Two things struck me as I walked past it twice, very slowly. The first was simply what an enormous undertaking this was for the women ( or maybe men too...monks, perhaps) who made it. It must have involved large numbers of people, each working on a section. That's clear, but something that I also thought was that this was a work of art that had an overriding artist, or designer behind it. Someone. ONE person. An organising intelligence worked everything out in advance. Then, the vision was transferred (by whom? Might it have been Odo?) into drawings on linen, which was then stitched by the needles of many, many anonymous embroiderers on to its écru background. The writer Sarah Bower has written a novel called THE NEEDLE IN THE BLOOD which is a wonderful imagining of what might have happened and I will have to read it again because I have forgotten the details, though I remember liking it a lot. There is also a book by Carola Hicks called THE BAYEUX TAPESTRY: history of a masterpiece, which I have only just started reading. She seems to propose a very convincing argument for the role in the creation of the embroidery of Edith Godwinson, widow of King Edward, sister of Harold and friend of King William of Normandy. I was very glad to read about Edith, and the other highborn women of the time, because what I felt most strongly as I walked around was that there was one person behind the whole thing. One artist, before the many makers came along, who saw the embroidery whole in her head, (and for the moment I've fixed on Edith) and who could then supervise the putting of this picture on to the linen for others to bring to life.
It is worth saying that England (and Scotland too. Queen Margaret was also a very skilled embroiderer) was famous for its embroiderers and stitchers at this period. Then there must have been those who undertook to deal with the uniformity of the stitching and the colours: medieval continuity girls who saw to it that what Odo was wearing in one scene matched the clothes in another. That Norman hair was cut short at the back and that the English had mustaches, etc. That the horses were the right colour. And those trees....that they were always depicted in similar fashion. Here they are, below in one of the brass plaques I mentioned. They are supremely beautiful. Someone more recently saw them and created a kind of 'brand' for Bayeux, apart from anything else. Gold star to whoever that was...it's a perfect symbol.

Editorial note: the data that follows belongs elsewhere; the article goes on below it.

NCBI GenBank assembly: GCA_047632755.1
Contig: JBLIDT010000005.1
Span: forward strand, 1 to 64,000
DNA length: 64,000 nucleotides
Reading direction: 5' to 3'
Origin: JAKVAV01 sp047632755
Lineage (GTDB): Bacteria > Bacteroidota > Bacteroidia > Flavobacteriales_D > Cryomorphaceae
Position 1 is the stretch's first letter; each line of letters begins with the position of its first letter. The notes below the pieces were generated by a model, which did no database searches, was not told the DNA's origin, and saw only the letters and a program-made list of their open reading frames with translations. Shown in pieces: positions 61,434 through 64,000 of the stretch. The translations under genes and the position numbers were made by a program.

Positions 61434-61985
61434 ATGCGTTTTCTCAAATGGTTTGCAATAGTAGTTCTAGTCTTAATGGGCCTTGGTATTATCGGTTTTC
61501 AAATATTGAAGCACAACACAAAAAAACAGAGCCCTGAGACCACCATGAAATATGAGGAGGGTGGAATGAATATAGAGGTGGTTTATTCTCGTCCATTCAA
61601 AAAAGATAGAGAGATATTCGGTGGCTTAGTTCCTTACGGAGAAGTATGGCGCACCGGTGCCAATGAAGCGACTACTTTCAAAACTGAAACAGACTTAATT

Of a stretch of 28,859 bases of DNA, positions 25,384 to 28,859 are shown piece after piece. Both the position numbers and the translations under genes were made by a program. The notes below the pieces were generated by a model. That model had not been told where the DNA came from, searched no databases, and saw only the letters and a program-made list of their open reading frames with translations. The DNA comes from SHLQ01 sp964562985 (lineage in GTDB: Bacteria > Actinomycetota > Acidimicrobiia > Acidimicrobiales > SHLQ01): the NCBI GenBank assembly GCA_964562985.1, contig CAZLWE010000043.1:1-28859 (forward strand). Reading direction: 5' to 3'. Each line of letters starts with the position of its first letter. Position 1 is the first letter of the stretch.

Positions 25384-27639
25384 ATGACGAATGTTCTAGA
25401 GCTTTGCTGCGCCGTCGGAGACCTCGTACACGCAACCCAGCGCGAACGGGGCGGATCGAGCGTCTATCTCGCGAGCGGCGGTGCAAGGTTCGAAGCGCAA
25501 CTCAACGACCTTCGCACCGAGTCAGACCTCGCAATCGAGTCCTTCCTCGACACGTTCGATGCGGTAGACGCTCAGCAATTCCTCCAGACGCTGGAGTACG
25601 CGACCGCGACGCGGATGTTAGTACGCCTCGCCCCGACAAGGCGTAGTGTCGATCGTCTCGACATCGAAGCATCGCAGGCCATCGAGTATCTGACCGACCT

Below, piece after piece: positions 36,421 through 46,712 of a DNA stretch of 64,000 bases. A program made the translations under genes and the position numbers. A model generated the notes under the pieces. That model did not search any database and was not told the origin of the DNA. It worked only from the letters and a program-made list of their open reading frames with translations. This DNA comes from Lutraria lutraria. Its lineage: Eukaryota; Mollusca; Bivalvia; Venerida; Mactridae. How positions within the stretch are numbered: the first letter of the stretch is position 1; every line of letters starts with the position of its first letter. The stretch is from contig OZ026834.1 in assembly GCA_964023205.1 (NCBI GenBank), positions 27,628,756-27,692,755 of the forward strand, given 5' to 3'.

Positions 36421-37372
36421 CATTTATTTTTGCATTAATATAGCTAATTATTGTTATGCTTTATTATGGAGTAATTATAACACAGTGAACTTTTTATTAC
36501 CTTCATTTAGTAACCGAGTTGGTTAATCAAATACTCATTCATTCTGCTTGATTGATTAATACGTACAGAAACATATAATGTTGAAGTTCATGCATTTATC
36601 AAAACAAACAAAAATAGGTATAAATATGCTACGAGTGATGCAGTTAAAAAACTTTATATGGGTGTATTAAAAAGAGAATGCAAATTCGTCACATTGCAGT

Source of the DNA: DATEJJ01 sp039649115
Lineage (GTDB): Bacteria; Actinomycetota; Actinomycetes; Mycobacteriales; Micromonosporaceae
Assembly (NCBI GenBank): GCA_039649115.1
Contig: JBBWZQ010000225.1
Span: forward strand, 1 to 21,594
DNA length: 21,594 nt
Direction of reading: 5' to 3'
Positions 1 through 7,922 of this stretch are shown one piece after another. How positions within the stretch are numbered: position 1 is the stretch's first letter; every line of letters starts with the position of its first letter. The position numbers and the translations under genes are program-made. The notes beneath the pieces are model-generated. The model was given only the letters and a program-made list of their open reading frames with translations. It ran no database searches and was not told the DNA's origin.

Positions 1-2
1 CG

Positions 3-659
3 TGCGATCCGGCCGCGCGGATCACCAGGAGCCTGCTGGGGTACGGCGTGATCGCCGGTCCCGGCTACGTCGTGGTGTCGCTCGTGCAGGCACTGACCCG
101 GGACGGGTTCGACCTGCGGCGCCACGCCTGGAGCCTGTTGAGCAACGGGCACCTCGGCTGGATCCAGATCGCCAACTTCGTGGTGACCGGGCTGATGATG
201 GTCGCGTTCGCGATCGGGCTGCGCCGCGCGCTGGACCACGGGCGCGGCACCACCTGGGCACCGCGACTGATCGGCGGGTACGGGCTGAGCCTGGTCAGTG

So in conclusion, what can I say? I would urge anyone interested to go to Bayeux and see this masterpiece (not so much a work of art - more a Wonder of the World) for themselves. The Museum that contains it has many fascinating accompanying exhibitions and a film to make a visit even more interesting. It's a model of efficiency and comfort and how to display a real treasure.
This is the Cathedral of Nôtre Dame where the embroidery was first unveiled by Odo. It's most beautiful. I would like to have been in the congregation that day.
And this is the entrance to the Museum. A lovely bank of hydrangeas to welcome you if you decide to go.
The story of the Bayeux Tapestry continues. On our way out, I picked up a handout about The Alderney Bayeux Tapestry finale, which described how Kate Russell of Alderney oversaw the making of an embroidery of Jan Messent's Finale to the Bayeux tapestry. She organised the whole community to help to do this and there's even a photo of Prince Charles and the Duchess of Cornwall having a go at stitching themselves. It's a wonderful idea, I think and a fitting ps to the story.
I could go on at great length. To say I was bowled over is putting it mildly. The other phrase that came into my mind as I looked at it, and imagined that congregation of 1077 seeing it for the first time was: rolling news. All I can say is: BBC, eat your heart out!